Tar spot of corn

Tar spot is caused by the fungus Phyllachora maydis. Tar spot appears as small, raised, black spots scattered across the leaf surface. These spots are ascomatum (fungal fruiting structures). If viewed under the microscope, hundreds of sausage-shaped asci (spore cases) filled with spores are visible. At the end of the growing season, common and southern rust pustules can be mistaken for tar spot ascomatum as these rusts
switch from producing orange-red spores (urediniospores) to black spores (teliospores). However, rust spores burst through the epidermis and the spores can be scraped away from the pustules with a fingernail while tar spots cannot be scraped off the leaf tissue.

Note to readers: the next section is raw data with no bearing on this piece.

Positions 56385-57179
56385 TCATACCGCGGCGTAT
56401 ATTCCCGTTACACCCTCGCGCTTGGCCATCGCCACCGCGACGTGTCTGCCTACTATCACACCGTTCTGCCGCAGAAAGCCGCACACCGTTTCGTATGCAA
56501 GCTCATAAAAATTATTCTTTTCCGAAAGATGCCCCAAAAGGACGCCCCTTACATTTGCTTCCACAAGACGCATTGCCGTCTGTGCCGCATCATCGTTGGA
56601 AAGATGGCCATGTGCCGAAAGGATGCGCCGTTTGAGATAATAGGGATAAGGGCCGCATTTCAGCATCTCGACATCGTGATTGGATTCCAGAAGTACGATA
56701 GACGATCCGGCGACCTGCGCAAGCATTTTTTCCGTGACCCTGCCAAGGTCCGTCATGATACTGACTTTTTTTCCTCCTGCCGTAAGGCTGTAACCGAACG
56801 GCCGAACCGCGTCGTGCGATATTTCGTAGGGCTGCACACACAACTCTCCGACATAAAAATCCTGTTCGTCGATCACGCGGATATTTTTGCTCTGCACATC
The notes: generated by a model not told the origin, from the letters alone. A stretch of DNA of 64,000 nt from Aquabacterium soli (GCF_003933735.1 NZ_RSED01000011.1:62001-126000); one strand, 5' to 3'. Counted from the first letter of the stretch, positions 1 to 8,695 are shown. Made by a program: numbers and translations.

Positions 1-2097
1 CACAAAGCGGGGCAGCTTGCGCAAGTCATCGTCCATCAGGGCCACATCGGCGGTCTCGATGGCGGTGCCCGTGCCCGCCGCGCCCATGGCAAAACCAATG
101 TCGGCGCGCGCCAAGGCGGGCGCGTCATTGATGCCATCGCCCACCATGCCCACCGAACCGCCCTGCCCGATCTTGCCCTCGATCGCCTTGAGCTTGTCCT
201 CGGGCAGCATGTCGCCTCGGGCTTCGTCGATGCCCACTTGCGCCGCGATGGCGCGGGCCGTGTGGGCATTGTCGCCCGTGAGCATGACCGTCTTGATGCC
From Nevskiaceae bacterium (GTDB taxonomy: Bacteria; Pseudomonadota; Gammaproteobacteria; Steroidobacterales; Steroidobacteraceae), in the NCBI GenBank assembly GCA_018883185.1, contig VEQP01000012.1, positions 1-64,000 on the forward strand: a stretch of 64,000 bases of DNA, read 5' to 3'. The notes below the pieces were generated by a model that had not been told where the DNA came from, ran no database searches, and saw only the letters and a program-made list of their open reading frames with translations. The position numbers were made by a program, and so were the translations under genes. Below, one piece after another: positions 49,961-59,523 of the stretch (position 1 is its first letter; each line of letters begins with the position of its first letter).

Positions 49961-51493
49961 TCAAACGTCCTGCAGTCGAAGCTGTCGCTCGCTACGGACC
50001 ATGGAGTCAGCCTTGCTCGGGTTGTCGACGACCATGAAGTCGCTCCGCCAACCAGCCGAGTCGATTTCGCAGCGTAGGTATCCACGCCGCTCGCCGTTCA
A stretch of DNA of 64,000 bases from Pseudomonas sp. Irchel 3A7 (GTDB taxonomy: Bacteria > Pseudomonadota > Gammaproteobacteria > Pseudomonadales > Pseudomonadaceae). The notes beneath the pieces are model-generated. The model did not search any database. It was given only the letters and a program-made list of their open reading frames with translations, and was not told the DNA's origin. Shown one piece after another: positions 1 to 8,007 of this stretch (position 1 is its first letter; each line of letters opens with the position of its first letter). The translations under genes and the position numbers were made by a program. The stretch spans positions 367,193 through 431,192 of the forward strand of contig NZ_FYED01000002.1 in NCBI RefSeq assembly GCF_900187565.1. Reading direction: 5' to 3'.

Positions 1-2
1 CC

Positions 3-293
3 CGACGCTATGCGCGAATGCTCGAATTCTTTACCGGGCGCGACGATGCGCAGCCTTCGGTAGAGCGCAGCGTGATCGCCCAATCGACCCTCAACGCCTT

Characteristic tar spot symptoms and signs on corn leaf. Image: K. Wise
Fungal fruiting structures characteristic of tar spot. Image: E. Zaworski

In Mexico and Central America, where the disease is more common, tar spot alone does not cause economic damage. However, when tar spot is associated with another fungus, Monographella maydis, yield losses can occur. This disease complex is known as the tar spot complex. M. maydis has not been detected in the United States.

Gallery Images: K. Wise and E. Zaworski